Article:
Description & Technical information

This very large watercolour is a view of Coire Gabhail, also known as the Lost or Hidden Valley, at Glencoe (or Glen Coe) in the Scottish Highlands. The Gaelic name Coire Gabhail means ‘Corrie of the Bounty’ or ‘The Hollow of Capture’, from the Scottish word ‘corrie’; a steep-sided hollow at the head of a valley, formed by glaciation. The name of the glen derives from the fact that the valley was used by members of the lawless Clan MacDonald of Glencoe to hide their cattle, which was often stolen from others. Woolnoth exhibited views of Glencoe at the Royal Scottish Academy in 1852, 1857 and 1864, as well as two watercolours at the Royal Glasgow Institute of the Fine Arts in 1865.

Writing in 1856, the Scottish author and poet George Gilfillan described Glencoe: ‘I consider it the most awfully magnificent scene…my eyes have ever rested on. It is a scene which, strange to say, has seldom been sung, and never adequately, by poet…we hurried up the banks of the river, to reach the Pass. The name of the stream is Cona – truly the most musical and romantic name that was ever borne by river. In its two simple sounds, the Italian and the Gaelic tongues seem to meet and embrace each other. What famous river – Tiber, Thames, Danube, Ilissus, Rhine, Rhone, Tay, Clyde, Forth, Amazons, &c – can compare in beauty of sound, aye, or in grandeur of scenery, with the Cona?...Further on, the valley widened, and the path rapidly ascended, till we came to a somewhat elevated point, whence the whole broad prospect of the Glen burst upon us. The valley is not a narrow and confined one, as some tourists, who seem to have passed through it blind, assert; it is, as Talfourd more truly says, “a huge valley, between mountains of rock, receding from each other till a field of air of several miles’ breadth lies between their summits.” But these summits, who can describe? Conceive two streets of a city, which had been ruined by an earthquake, or blasted by a storm of fire, suddenly enlarged and exalted into mountains, three or four thousand feet high; or conceive two ranger of mountain-waves, when the sea was at its wildest, arrested and stiffened into eternal granite, and you have some conception of Glencoe; and of the spirit of terrible sport in which Nature seems to have worked while making it. It is a divine ruin. But what sublimity mingles with the desolation! Here hills are piled on hills…Here, sharp and dizzy ridges rise; and there, black ravines yawn. Here, two mountains seem to have been torn from each other by one rude grasp; there, several seem to have been melted by fire into one mural precipice; and yonder, behind the jagged foreground of the ruined Glen, stand up some proud peaks, which look as if they had escaped the wave of wrath, which had blasted, twisted, shattered, and torn all around…We said that this scene has never been sung; and the reason of this seems to be, it has never yet been seen by the eye of a poet fully capable of singing it.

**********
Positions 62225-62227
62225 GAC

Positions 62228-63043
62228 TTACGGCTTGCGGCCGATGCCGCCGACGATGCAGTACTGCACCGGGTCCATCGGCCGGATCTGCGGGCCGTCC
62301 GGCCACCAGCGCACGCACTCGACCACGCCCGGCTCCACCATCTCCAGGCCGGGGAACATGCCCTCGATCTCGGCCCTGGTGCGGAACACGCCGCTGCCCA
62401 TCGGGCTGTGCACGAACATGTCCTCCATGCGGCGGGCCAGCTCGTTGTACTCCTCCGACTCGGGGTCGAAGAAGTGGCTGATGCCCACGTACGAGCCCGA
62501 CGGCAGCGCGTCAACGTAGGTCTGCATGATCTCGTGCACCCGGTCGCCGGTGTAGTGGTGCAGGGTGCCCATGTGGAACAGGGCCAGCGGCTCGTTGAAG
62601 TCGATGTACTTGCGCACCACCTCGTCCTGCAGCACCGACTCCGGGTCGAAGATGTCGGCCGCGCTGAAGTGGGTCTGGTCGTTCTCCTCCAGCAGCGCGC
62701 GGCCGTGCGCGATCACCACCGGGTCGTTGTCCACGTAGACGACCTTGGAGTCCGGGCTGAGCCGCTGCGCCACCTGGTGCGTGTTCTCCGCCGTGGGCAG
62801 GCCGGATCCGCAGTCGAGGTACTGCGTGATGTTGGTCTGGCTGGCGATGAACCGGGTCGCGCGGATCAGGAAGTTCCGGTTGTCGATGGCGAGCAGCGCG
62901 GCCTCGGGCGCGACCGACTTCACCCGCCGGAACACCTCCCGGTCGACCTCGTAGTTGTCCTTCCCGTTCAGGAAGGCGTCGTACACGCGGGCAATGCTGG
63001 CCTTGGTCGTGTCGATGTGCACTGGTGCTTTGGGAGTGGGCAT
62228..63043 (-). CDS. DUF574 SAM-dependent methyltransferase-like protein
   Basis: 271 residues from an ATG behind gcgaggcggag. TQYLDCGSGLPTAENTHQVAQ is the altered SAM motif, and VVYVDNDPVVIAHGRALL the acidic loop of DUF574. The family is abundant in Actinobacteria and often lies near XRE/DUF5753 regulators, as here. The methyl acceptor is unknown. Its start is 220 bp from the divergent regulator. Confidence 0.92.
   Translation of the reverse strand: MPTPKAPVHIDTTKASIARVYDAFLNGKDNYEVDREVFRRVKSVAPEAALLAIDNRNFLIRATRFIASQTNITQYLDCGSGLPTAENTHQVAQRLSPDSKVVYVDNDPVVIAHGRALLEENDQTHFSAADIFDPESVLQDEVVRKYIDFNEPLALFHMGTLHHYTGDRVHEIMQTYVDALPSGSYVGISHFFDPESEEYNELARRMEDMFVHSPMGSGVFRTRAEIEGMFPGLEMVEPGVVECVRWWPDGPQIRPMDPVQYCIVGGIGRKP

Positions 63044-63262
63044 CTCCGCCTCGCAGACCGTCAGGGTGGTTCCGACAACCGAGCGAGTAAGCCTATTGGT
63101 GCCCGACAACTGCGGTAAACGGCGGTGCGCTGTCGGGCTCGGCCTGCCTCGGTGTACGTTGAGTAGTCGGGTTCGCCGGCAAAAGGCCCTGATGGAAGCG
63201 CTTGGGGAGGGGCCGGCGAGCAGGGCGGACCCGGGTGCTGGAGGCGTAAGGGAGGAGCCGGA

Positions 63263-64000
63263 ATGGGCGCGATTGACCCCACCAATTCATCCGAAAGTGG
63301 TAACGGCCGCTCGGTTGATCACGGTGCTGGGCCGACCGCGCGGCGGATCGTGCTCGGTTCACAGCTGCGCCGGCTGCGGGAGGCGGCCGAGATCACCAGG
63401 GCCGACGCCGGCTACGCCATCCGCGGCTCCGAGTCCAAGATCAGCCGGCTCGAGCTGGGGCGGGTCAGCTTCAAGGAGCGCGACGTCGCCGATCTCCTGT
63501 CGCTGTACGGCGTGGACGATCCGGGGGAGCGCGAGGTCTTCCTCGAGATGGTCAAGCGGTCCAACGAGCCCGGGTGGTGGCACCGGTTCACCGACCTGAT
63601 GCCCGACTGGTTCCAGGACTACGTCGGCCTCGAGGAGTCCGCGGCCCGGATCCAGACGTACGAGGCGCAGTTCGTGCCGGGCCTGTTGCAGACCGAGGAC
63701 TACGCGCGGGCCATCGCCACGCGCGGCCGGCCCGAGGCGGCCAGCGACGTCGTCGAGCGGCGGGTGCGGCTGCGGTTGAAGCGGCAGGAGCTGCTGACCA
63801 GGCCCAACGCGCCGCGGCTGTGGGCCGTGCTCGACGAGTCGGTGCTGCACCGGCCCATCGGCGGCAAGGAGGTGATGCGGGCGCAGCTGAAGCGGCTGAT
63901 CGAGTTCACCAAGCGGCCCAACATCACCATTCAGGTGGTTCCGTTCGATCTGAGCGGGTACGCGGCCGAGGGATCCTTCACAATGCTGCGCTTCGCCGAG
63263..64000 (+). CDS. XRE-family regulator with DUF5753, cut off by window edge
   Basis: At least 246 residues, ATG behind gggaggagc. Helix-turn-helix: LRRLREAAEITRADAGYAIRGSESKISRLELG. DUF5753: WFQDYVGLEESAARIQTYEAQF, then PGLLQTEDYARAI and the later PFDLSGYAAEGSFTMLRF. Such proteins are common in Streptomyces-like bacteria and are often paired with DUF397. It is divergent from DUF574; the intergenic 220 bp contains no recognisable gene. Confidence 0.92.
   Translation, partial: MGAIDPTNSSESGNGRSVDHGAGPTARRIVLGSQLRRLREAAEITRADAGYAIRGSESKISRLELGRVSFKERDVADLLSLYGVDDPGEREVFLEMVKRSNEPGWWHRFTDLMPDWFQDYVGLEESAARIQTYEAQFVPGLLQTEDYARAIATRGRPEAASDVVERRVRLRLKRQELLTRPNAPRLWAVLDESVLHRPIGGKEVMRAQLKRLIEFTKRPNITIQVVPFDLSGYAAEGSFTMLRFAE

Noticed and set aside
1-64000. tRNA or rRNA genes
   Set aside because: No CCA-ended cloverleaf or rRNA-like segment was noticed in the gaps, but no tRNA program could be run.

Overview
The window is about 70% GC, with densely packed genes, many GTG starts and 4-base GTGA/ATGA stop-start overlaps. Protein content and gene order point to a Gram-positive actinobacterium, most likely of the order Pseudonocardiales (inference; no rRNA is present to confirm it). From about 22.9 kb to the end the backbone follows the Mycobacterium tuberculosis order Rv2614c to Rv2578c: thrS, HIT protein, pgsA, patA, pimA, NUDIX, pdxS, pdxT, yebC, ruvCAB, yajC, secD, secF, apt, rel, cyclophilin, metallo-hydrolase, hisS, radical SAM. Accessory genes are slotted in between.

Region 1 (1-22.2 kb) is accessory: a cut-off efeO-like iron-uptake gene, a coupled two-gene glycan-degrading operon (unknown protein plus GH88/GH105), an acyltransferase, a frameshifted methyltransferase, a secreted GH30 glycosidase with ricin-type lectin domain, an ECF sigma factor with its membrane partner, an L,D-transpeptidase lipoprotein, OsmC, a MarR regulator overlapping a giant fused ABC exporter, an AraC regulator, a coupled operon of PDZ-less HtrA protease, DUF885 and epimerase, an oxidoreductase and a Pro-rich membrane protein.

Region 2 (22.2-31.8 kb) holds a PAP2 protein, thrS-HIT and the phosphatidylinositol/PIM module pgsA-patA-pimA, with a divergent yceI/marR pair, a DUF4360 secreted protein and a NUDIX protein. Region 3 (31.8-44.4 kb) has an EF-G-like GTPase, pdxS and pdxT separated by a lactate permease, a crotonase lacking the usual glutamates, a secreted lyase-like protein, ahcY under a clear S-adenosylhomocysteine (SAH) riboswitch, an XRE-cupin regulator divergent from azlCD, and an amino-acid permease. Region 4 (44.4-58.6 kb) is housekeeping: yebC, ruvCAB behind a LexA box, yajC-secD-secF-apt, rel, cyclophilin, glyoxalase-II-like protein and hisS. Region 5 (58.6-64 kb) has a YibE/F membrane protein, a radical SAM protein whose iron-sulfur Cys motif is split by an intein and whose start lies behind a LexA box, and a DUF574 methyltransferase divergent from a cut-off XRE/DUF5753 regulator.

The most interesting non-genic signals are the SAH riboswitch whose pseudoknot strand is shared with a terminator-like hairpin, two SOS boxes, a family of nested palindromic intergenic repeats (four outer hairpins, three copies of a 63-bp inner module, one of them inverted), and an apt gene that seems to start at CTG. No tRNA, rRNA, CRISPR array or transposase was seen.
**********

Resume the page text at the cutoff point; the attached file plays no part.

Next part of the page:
Among stylistically comparable large exhibition watercolours by Charles Woolnoth are The Pass of Glen Lyon and a View in Carradale, Kintyre, both sold at auction in the 1980s.

Period:  19th century, 18th century
Origin:  France
Medium: Watercolour and gouache.
Signature: Signed C. Woolnoth at the lower right.

Dimensions: 49.5 x 76.8 cm (19¹/₂ x 30¹/₄ inches)
Provenance: Private collection, France.

Categories: Paintings, Drawings & Prints